I’d already hit the brakes twelve times, which may seem odd considering these facts: we had only backed out of the driveway, and I was in the front passenger seat.
Oh, I forgot to mention that my fourteen year old daughter was driving.
In the fair state of Michigan, teenagers can get their driver’s permit as the age of fourteen years and nine months. Therefore, in response to the outcry of panicked parents, the “Big Three” automobile companies have installed invisible brakes (IB for short) on the passenger side in all of their vehicles. And, yes, these brakes work-- ask any parent who has taught a teenager to drive.
“Okay, enough for today,” I quipped.
“Mother!” Lauren, my daughter, said to me in exasperation.
“Just kidding,” I said. Okay, so I wasn’t. Forgive me for lying, Lord. And Lord, HELP!!!
“Stop freaking, Mom. I’m in control.”
I gripped the armrests, knuckles white. “Drive slowly down the road, and don’t go into the ditch.”
We moved forward, steering clear of ditches, for about a hundred feet before my daughter began to adjust her seat.
IBing like crazy, I yelled, "What are you doing? Pull over before adjusting your seat."
Lauren pulled over, slamming the car into park before coming to a stop. A noise, like a combination of a dying cow and glass in the garbage disposal, vibrated the car.
"Is it supposed to do that?" my daughter asked, innocently.
My husband is going to kill me, Lord. I asked to use his car, and now his transmission is somewhere in Lake Michigan.
Trying to keep calm, I stammered, "Let's keep going."
"Stop worrying, Mom. I'm in control."
As my daughter continued driving, I began fearing for my life. My foot and mouth began working overtime-- Watch out for that car! Don't hit the mailbox! IB, IB. Stay on your side of the road! You're looking at your hair in the mirror-- are you crazy! IB, IB, IB. Slow down!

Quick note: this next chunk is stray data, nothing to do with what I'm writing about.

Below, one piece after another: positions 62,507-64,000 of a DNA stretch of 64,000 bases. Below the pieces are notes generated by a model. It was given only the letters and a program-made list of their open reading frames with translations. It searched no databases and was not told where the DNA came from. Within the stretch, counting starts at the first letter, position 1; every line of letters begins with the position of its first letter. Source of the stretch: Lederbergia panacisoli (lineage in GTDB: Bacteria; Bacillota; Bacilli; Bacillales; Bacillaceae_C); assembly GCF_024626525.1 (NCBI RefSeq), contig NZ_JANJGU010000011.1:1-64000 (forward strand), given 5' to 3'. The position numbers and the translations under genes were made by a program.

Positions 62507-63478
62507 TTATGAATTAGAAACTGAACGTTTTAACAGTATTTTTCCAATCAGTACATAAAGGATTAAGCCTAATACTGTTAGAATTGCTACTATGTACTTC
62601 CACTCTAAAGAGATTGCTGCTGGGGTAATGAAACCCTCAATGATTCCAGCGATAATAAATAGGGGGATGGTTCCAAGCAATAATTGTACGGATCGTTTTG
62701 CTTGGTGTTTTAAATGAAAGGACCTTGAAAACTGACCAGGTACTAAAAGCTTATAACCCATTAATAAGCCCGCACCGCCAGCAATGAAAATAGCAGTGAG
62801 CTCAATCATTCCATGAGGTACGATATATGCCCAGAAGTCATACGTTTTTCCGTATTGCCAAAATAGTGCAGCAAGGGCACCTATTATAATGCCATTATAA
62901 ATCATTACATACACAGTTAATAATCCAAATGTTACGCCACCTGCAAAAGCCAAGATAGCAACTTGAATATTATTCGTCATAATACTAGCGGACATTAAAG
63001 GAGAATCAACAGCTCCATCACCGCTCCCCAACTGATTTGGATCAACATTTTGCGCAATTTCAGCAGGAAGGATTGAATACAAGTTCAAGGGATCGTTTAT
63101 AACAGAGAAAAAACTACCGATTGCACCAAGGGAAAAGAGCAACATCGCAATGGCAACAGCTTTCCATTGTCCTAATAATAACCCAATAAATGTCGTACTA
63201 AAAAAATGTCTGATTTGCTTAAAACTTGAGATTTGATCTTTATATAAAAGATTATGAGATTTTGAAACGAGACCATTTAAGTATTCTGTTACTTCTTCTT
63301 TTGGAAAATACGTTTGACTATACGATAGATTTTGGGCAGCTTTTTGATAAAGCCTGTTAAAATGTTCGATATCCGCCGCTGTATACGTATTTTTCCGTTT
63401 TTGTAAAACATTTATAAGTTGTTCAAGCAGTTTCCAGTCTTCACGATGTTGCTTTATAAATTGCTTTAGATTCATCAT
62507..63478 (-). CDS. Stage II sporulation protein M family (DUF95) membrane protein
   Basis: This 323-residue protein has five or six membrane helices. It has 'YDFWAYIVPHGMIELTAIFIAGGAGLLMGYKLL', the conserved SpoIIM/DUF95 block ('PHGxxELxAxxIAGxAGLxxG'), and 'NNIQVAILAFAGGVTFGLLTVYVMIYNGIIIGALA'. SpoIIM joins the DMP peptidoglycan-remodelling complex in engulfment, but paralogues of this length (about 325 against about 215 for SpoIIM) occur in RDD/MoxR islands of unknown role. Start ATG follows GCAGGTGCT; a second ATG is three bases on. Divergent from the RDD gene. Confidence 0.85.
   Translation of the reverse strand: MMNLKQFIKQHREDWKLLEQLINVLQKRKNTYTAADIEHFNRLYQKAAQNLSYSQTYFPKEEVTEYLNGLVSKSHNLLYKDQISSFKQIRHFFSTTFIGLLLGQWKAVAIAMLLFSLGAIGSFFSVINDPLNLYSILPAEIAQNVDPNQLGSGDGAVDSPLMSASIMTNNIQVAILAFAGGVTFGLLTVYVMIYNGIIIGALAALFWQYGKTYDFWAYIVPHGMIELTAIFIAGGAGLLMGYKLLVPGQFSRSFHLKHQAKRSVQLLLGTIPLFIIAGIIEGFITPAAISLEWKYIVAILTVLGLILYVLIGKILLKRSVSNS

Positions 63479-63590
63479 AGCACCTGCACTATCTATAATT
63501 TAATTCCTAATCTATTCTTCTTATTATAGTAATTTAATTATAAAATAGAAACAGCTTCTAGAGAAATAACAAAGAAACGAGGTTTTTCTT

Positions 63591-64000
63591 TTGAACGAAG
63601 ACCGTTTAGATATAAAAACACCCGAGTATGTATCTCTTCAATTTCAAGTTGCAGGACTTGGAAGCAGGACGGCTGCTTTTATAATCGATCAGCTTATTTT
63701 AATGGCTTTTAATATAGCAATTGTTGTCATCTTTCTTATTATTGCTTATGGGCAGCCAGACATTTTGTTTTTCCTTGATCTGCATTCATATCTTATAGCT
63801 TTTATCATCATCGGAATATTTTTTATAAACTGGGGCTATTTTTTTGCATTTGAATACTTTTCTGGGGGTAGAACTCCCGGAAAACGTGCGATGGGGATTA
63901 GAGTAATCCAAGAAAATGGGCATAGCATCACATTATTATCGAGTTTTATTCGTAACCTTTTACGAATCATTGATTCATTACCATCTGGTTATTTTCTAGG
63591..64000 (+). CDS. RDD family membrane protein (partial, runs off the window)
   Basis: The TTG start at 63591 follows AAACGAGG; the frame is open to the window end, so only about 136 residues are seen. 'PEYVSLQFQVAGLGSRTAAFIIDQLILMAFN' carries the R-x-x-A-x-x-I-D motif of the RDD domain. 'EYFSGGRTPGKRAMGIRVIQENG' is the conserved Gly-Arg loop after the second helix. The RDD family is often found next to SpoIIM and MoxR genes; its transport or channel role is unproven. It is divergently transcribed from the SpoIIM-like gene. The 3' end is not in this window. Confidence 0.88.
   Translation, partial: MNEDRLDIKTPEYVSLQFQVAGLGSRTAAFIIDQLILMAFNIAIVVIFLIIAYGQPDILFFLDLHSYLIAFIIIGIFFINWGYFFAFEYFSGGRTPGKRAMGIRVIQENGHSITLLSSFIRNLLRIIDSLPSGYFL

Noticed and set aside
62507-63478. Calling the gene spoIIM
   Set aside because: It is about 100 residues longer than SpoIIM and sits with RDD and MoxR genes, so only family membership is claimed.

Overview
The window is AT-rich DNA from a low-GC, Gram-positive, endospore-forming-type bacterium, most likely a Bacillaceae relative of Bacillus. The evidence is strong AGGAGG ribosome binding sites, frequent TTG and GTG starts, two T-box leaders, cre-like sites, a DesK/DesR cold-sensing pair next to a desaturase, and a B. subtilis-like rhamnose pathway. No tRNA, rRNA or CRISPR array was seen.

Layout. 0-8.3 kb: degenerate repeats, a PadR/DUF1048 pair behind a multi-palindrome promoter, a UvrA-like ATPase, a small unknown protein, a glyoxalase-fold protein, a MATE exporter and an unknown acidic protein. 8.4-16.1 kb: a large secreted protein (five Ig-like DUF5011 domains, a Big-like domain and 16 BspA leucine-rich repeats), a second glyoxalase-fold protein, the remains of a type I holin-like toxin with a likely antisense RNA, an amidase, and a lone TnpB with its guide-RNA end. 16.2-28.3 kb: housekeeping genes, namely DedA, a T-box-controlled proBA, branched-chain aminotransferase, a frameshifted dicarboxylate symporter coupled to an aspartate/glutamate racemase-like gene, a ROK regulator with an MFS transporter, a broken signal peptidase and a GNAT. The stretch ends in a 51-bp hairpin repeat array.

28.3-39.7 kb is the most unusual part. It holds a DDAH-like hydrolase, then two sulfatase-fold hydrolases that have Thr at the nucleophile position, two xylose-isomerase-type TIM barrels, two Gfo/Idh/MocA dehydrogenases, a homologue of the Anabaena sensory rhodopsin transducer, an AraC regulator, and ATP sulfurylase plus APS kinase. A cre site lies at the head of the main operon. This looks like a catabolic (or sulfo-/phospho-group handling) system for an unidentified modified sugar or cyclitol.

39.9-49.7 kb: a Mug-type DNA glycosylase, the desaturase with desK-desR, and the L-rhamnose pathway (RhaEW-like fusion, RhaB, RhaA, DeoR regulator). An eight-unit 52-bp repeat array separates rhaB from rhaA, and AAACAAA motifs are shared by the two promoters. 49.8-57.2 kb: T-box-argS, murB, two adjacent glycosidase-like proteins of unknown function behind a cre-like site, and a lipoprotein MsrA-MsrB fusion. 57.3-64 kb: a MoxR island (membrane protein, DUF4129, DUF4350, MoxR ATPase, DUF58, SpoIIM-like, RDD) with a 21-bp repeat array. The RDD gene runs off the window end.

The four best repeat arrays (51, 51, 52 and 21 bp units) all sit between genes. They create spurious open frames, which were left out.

I'm not going to make it, Lord. My stomach was churning, my fingers frozen. If I made it home alive, I'd look in the obituaries to see how many people actually died from Permit Induced Trauma.
It was after Lauren turned left in front of an oncoming car that I began pounding my head on the dashboard.
"What? I had the right-of-way, right?" Lauren looked at me, wide-eyed.
"Did you actually take Driver's Ed." I asked, "or did I dream it?"
"Stop being so melodramatic! I am in control," Lauren said with a huff. "AND," she continued, "You're the one always telling me that Jesus in with us all the time. That means he's in this car helping me drive."
"You're right! Stop the car!" I exclaimed, opening the door.
"Mom, where are you going?"
"I'm sure Jesus meets all of the qualifications necessary to ride with a teenage driver," I said happily. "I'm letting Him take over, and I'm walking home. Ta-ta!"
"Cut it out, Mom! So, okay, besides that left turn thing, I am not a bad driver." she said adamantly. "I bet you would even tell Jesus how to drive."
I opened my mouth to say that she was wrong, and slowly shut it. Did she have a point? I got back in the car, and quietly told Lauren to keep going as I reflected upon what she had said.
Jesus was in the driver's seat of my life, but did I let Him take control and trust Him? I realized that I kept up a running commentary to heaven that sounded like I was driving with my daughter-- You're going too slow! You're going to fast! You're going the wrong way, Lord-- turn around. IB, IB. Don't hit any potholes, because I don't want to be jostled from my comfy life. IB, IB, IB.
Lord, I prayed, "Forgive me. I put you in the driver's seat but keep telling you how to drive. My daughter needs my guidance, not you. Help me to trust you completely. Help me to keep my feet off of the IB.
"Mom, you're being so quiet."
I stroked my daughter's hair.
"I'm sorry I've been a such a control Mogul. You're doing great, and you're going to be a good driver."
As my daughter smiled at the wheel, I saw Jesus smiling, too.
"Don't worry," they both said. "I'm in control."
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